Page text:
James R. Mansfield
Welcome to my web site. The focus of my work over the last two decades or so has been on the application of spectroscopic and imaging methods to medicine. This has involved projects as wide ranging as the diagnosis of cancer by mid-infrared spectroscopy or the early diagnosis of rheumatoid arthritis using near-infrared spectroscopy, to several hyperspectral (or spectral or multispectral, depending on which nomenclature you prefer) imaging applications, from preclinical in vivo imaging to digital pathology and microscopy. I have great deal of experience in the application of a range of imaging methods to biomedical research, drug development and clinical research.
Currently I am the Director of Tissue Applications at PerkinElmer, Inc (Nasdaq: PKI) working on digital pathology and tissue microscopy imaging and analysis methods and applications. This covers all of the former CRi products (Nuance, Trio, inForm and Vectra) as well as the digital pathology systems from 3DHistech. In addition to being the product line’s “chief evangelist” and travelling all over the world visiting laboratories to talk to them about what we do, my research right now involves imaging and analysis methods to phenotype and count immune cells in situ in tissue sections. This is somewhat analogous to how flow cytometry can phenotype cells using multiple markers, but is done in an imaging mode in FFPE tissues and is sometimes called “tissue cytometry.” Here is a nice example of per-cell multi-marker quantitation and tissue cytometry in lung cancer.
I worked for 8 years as the Product Manager, MSI Systems, and Senior Spectral Imaging Scientist at Cambridge Research & Instrumentation (CRi, www.cri-inc.com), prior to its acquisition by Caliper Life Sciences, and then PerkinElmer, where I worked on product development and management of their line of multispectral imaging systems. Two of these products are for microscopic applications (Nuance and Vectra) and the other is for small animal imaging (Maestro), which received an R&D 100 Award in 2005.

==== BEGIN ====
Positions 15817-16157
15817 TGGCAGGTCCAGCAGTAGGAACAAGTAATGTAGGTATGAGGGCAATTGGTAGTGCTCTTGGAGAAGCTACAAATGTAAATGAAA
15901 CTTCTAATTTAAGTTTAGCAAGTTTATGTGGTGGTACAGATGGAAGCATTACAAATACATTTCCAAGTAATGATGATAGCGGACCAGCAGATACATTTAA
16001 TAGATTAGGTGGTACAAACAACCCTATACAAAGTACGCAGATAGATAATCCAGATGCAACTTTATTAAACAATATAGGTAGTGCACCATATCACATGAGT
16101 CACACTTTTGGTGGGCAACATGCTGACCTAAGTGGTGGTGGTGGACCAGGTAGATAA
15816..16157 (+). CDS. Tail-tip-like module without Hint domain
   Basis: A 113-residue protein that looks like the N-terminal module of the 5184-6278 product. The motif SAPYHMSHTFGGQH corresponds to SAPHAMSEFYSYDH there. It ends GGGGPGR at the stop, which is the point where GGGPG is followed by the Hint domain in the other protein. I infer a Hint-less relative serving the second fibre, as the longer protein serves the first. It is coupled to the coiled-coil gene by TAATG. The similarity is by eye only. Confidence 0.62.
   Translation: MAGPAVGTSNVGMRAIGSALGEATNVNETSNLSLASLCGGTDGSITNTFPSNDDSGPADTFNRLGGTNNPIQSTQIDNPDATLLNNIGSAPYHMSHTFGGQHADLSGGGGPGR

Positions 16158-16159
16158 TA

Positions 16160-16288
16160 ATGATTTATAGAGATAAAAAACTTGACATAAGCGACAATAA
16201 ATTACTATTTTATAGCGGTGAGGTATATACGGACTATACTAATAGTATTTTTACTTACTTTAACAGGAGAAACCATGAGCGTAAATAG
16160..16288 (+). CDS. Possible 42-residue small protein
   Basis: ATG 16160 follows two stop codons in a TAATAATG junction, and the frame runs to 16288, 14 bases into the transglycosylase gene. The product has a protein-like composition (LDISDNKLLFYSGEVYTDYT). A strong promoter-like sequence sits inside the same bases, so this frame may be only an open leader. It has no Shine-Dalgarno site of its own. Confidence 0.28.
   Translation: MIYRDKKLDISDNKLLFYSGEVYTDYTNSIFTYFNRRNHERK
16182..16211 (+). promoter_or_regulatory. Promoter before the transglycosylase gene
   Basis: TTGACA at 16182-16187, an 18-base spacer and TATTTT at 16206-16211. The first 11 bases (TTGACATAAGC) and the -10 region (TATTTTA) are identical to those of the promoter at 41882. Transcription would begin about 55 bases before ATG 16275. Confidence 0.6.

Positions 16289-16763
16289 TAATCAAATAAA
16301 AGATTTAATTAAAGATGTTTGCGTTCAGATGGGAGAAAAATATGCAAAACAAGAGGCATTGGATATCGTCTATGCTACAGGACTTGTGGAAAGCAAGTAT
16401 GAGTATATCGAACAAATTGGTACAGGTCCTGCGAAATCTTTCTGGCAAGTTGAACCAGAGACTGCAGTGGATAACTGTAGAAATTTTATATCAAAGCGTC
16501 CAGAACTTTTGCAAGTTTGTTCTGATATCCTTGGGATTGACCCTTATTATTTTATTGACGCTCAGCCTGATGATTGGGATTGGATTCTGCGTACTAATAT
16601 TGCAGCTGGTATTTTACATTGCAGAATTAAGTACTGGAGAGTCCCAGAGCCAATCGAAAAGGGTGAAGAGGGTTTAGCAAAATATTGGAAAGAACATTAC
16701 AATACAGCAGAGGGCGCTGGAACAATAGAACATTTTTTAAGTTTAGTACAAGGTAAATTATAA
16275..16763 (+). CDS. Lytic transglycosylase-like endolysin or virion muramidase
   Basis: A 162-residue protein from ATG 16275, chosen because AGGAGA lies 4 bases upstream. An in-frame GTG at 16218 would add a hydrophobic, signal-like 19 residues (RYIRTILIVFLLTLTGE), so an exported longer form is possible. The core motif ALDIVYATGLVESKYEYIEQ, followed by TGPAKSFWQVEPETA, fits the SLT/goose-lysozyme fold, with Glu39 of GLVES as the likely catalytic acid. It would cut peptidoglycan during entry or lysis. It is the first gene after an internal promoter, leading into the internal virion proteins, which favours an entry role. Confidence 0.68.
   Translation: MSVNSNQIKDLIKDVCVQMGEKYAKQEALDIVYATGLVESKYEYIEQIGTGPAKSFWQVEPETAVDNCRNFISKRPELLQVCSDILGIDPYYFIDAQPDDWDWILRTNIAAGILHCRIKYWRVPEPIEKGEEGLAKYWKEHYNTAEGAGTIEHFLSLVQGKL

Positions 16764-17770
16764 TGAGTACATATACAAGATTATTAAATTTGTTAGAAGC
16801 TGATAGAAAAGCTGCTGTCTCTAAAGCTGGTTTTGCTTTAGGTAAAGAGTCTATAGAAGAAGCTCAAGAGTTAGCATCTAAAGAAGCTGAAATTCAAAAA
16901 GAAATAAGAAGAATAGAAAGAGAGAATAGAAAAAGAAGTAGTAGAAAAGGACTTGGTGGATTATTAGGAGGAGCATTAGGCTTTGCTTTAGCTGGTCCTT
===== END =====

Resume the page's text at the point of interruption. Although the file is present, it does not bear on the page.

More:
Before starting at CRI, I was working at a small company called Hypermed, which I had helped to co-found. Hypermed was formed to do research into and commercialize many of the skin oxygenation and tissue hydration applications of hyperspectral imaging that we have developed. While at Hypermed, I also did some work for Lumen Laboratories developing a time-resolved fluorescence confocal macro-imaging system and some data analysis methods to look at some intercalating dye and DNA systems.
I worked as the Director of Analysis at Argose, Inc. for three years. Argose is a medical device company developing a noninvasive glucose-monitoring device that uses a proprietary skin autofluorescence methodology. There I managed a group of 8 scientists and mathematicians working on a methodology for making clinically useful non-invasive glucose measurements.
Before that, I worked at the Institute for Biodiagnostics, a part of the National Research Council of Canada, where I first began using spectroscopic methods for medical applications. During my 8 years at the NRC, our group was focusing on developing medical diagnostic methods using spectroscopy. I was working in three major areas: development of a hyperspectral imaging system and its applications in medicine; non-invasive diagnosis and monitoring of disease (rheumatoid arthritis and basal cell carcinoma); and non-subjective classification of ex-vivo cancer spectra.
In general, pretty much all of the projects on which I have worked have involved some form of optical spectroscopy (mid-infrared, near infrared, visible, Raman and fluorescence), in either imaging or non-imaging modes, and the application of multivariate statistical methods (aka chemometrics) to the analysis of the spectra and images.
Created by Jim Mansfield. Last Update: January 13, 2013
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